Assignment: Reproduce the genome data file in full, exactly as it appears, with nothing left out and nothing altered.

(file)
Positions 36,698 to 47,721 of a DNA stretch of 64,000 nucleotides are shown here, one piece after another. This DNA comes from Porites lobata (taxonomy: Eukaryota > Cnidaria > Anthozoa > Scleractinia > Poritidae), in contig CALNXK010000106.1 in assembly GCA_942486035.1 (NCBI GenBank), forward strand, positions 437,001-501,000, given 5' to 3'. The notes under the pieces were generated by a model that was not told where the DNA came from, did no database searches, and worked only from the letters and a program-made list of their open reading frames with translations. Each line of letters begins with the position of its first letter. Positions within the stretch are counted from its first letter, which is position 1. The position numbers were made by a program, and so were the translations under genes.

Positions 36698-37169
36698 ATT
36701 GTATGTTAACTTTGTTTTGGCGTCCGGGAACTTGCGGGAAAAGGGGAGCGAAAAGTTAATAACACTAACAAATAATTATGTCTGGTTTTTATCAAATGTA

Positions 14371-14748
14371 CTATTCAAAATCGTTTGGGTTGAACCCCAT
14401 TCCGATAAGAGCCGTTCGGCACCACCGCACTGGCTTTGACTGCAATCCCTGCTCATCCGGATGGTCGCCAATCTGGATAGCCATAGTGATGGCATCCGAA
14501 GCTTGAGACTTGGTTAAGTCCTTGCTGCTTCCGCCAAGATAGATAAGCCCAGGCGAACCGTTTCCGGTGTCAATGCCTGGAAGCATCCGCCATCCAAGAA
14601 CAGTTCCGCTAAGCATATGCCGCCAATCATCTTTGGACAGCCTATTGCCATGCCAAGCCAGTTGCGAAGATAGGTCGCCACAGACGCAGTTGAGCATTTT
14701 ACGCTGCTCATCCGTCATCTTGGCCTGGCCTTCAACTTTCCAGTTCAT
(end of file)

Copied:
Positions 36,698 to 47,721 of a DNA stretch of 64,000 nucleotides are shown here, one piece after another. This DNA comes from Porites lobata (taxonomy: Eukaryota > Cnidaria > Anthozoa > Scleractinia > Poritidae), in contig CALNXK010000106.1 in assembly GCA_942486035.1 (NCBI GenBank), forward strand, positions 437,001-501,000, given 5' to 3'. The notes under the pieces were generated by a model that was not told where the DNA came from, did no database searches, and worked only from the letters and a program-made list of their open reading frames with translations. Each line of letters begins with the position of its first letter. Positions within the stretch are counted from its first letter, which is position 1. The position numbers were made by a program, and so were the translations under genes.

Positions 36698-37169
36698 ATT
36701 GTATGTTAACTTTGTTTTGGCGTCCGGGAACTTGCGGGAAAAGGGGAGCGAAAAGTTAATAACACTAACAAATAATTATGTCTGGTTTTTATCAAATGTA

Positions 14371-14748
14371 CTATTCAAAATCGTTTGGGTTGAACCCCAT
14401 TCCGATAAGAGCCGTTCGGCACCACCGCACTGGCTTTGACTGCAATCCCTGCTCATCCGGATGGTCGCCAATCTGGATAGCCATAGTGATGGCATCCGAA
14501 GCTTGAGACTTGGTTAAGTCCTTGCTGCTTCCGCCAAGATAGATAAGCCCAGGCGAACCGTTTCCGGTGTCAATGCCTGGAAGCATCCGCCATCCAAGAA
14601 CAGTTCCGCTAAGCATATGCCGCCAATCATCTTTGGACAGCCTATTGCCATGCCAAGCCAGTTGCGAAGATAGGTCGCCACAGACGCAGTTGAGCATTTT
14701 ACGCTGCTCATCCGTCATCTTGGCCTGGCCTTCAACTTTCCAGTTCAT